CIVIL RELIGION AND NATIONAL IDENTITY IN THE UNITED STATES OF AMERICA
Selected contents from this journal
Languages of publication
This paper discusses the role of religious references in the public speeches of US presidents Bill Clinton and George W. Bush in the construction of American national identity. The question is tackled in view of the civil religion concept, which is introduced briefly. Speeches of both presidents between 1993 and 2005 were searched for expressions wrapping political discourse in religious language. Such expressions as 'one nation, under God' or 'God bless America', as well as the context in which Biblical quotes are evoked, were analyzed in detail. It is argued that all of these religious references serve the purpose of 'sacralizing' - and thus framing - the political discourse in a way that undercuts criticism. Civil religious rhetoric appears to play several different functions: it legitimizes political power, seeks to integrate the nation, creates and maintains national mythology and traditions, provides solace in times of national grief and is used to mobilize the citizens to serve the nation (eg., in the military). However, apart from gloryfing the state and the nation, it may also occasionally provide a high ethical standard of conduct for both politicians and citizens.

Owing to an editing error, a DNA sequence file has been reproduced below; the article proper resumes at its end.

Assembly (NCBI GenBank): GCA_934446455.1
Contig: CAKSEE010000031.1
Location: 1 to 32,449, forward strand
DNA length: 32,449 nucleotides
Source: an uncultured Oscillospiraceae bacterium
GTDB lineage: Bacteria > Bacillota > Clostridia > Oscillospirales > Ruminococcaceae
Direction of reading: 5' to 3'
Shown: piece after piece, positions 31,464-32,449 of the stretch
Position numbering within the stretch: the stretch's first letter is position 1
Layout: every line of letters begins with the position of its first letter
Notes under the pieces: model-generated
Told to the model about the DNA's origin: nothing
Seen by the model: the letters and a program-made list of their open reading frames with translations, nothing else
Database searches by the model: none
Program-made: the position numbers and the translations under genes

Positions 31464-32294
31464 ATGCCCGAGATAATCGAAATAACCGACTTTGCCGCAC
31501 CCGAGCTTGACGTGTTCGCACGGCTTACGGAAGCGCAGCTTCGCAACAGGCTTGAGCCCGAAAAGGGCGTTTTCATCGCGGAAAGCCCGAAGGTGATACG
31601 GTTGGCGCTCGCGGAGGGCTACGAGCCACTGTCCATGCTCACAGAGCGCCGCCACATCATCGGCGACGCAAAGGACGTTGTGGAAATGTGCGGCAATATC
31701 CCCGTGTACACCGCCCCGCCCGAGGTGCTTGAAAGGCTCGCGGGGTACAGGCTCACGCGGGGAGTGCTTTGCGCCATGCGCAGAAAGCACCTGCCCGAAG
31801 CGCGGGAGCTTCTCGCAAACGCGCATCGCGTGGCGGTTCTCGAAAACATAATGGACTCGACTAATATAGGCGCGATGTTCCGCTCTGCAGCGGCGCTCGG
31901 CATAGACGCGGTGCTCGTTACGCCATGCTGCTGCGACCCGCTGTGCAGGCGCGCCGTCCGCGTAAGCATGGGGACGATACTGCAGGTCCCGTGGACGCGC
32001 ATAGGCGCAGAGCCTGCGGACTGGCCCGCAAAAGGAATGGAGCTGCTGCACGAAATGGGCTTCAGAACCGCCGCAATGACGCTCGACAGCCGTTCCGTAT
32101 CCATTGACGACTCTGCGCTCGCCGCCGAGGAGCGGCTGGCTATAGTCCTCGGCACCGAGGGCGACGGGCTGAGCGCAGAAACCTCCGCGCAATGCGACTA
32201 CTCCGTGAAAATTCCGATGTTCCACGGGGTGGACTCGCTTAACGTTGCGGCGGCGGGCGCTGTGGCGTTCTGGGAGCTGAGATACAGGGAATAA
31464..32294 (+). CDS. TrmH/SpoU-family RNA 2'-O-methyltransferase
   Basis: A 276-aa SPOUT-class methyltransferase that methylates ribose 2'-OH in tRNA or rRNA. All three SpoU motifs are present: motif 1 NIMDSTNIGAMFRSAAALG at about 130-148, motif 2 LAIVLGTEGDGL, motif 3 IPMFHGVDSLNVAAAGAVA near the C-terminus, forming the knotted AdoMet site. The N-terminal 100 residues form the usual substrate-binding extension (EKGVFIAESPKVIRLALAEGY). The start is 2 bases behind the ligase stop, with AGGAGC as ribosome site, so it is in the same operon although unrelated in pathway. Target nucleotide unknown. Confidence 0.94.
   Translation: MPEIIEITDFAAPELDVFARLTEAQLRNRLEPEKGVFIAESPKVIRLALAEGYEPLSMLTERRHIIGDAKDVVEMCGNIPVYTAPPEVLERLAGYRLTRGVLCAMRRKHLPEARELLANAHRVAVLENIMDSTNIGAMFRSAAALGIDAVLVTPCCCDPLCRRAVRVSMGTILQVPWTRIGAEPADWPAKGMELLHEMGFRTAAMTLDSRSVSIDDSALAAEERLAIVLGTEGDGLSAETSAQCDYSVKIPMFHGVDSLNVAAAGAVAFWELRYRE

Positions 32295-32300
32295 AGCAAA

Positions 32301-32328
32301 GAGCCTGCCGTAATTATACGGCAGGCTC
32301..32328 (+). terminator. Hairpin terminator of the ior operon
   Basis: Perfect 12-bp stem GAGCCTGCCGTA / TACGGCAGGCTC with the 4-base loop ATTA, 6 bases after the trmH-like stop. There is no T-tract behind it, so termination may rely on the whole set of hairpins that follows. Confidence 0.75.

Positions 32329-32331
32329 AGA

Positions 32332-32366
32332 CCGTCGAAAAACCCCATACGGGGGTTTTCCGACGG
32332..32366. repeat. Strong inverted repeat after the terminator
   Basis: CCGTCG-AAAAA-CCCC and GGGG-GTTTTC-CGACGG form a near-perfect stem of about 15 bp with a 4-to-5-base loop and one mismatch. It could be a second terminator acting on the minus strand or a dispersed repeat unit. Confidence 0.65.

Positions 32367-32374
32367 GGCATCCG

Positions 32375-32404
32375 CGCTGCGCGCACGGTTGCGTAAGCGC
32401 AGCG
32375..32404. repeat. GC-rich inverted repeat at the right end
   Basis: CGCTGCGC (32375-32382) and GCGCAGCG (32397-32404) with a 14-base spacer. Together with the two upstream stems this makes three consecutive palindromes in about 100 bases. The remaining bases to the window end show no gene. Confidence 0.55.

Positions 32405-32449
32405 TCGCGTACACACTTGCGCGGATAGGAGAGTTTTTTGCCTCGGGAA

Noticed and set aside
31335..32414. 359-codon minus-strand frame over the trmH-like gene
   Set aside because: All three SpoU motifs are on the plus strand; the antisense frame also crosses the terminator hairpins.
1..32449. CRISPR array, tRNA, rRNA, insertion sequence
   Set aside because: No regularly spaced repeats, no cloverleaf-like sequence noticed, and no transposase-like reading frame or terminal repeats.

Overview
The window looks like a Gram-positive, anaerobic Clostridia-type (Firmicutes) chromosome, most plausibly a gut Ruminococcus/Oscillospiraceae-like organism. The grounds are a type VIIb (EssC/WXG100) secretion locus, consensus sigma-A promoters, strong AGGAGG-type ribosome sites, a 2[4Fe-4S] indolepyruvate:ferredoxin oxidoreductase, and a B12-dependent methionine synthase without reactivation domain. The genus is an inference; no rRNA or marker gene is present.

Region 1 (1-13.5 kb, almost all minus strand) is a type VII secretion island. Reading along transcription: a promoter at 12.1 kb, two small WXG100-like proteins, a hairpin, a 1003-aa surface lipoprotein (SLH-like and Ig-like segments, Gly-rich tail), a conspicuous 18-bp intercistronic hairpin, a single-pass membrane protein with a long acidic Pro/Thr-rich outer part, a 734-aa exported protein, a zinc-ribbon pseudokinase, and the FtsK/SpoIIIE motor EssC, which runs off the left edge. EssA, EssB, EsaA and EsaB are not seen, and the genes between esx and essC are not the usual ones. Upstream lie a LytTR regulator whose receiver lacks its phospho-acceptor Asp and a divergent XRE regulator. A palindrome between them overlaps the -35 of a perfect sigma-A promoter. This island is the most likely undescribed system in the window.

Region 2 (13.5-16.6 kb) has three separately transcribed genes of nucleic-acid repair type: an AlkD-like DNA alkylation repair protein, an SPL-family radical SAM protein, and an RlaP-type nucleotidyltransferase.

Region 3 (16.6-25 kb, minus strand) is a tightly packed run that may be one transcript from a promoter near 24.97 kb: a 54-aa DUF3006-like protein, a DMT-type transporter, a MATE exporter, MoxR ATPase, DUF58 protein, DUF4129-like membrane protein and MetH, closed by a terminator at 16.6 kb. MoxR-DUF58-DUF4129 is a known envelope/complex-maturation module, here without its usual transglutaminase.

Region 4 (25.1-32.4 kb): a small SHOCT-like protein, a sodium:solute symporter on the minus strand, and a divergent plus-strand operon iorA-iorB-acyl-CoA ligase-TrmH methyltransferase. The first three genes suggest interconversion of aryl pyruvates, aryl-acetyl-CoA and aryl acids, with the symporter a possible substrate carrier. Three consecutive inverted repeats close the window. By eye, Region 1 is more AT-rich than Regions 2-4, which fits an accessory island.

Publication order reference
CEJSH db identifier